‘Well done, good and faithful servant! You have been faithful with a few things; I will put you in charge of many things. Come and share your master’s happiness!’ (cf. Matthew 25:21).

18 October 2014

See more:

CATHOLIC LIBRARY: Gaudium et Spes (1965)


CATHOLIC LIBRARY: Dominum et Vivificantem (1986) - New Advent


CATHOLIC LIBRARY: On Combatting Abortion and Euthanasia (1991)

CATHOLIC LIBRARY: Veritatis Splendor (1993) - New Advent

CATHOLIC LIBRARY: Evangelium Vitae (1995)

POPE BENEDICT XVI: Caritas in Veritate (2009)

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26 October 2014

Twenty-Seventh Sunday in Ordinary Time, First Reading:

Extracted from the prophet Isaiah 5:1-7

Let me sing to my friend the song of his love for his vineyard.

My friend had a vineyard on a fertile hillside.

He dug the soil, cleared it of stones and planted choice vines in it.

In the middle he built a tower, he dug a press there too.

He expected it to yield grapes, but sour grapes were all that it gave.

And now, inhabitants of Jerusalem and men of Judah,

I ask you to judge between my vineyard and me.

What could I have done for my vineyard that I have not done?

I expected it to yield grapes. Why did it yield sour grapes instead?

Very well, I will tell you what I am going to do to my vineyard:

I will take away its hedge for it to be grazed on, and knock down its wall for it to be trampled on.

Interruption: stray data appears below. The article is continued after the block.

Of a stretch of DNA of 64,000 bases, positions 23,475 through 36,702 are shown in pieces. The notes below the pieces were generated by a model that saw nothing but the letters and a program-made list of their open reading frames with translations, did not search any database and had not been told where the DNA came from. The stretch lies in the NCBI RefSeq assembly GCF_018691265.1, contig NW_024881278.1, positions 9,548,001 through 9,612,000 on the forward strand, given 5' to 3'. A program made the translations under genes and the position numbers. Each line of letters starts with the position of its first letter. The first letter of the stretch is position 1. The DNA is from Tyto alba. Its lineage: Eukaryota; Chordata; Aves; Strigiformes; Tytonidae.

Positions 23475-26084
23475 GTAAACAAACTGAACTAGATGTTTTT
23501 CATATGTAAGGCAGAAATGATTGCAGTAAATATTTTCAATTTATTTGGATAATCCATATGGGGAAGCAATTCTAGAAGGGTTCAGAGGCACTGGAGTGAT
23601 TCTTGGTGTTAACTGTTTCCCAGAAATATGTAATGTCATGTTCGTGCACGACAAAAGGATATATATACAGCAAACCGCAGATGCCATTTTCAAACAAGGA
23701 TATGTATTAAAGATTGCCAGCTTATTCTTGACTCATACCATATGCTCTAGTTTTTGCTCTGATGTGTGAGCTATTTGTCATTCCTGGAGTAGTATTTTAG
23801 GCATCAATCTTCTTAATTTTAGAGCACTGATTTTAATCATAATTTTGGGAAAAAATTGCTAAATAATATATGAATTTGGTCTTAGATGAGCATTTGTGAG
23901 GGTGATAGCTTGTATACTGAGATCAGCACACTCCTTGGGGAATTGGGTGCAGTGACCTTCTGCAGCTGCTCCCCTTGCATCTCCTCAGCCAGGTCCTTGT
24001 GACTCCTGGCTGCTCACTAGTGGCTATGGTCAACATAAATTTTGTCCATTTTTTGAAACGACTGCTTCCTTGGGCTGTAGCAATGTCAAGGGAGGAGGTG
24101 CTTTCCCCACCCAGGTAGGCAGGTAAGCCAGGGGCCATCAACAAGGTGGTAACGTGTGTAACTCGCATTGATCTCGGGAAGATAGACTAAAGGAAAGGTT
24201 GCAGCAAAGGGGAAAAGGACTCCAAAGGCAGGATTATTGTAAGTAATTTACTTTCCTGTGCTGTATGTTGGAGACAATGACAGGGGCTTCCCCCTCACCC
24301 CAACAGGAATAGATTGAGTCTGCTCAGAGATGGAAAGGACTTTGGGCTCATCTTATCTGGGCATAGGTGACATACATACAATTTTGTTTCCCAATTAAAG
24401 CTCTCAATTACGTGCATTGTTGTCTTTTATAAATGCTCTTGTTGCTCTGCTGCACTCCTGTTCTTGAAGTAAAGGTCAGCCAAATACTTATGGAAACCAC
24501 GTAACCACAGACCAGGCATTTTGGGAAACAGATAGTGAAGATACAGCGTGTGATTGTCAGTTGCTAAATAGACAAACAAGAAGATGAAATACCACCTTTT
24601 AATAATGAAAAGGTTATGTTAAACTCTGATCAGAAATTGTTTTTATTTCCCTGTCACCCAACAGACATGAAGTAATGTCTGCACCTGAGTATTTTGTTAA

I will lay it waste, unpruned, undug; overgrown by the briar and the thorn.

I will command the clouds to rain no rain on it.

Yes, the vineyard of the Lord of Hosts is the House of Israel,

and the men of Judah that chosen plant.

He expected justice, but found bloodshed,

integrity, but only a cry of distress.

Twenty-Seventh Sunday in Ordinary Time, Responsorial: Psalm 80:9,12-16,19-20

Response: The vineyard of the Lord is the house of Israel.


You brought a vine out of Egypt; to plant it you drove out the nations.

It stretched out its branches to the sea, to the Great River it stretched out its shoots.


Then why have you broken down its walls? It is plucked by all who pass by.

It is ravaged by the boar of the forest, devoured by the beasts of the field.


God of hosts, turn again, we implore, look down from heaven and see.

Visit this vine and protect it, the vine your right hand has planted.


And we shall never forsake you again; give us life that we may call upon your name.

God of hosts, bring us back; let your face shine on us and we shall be saved.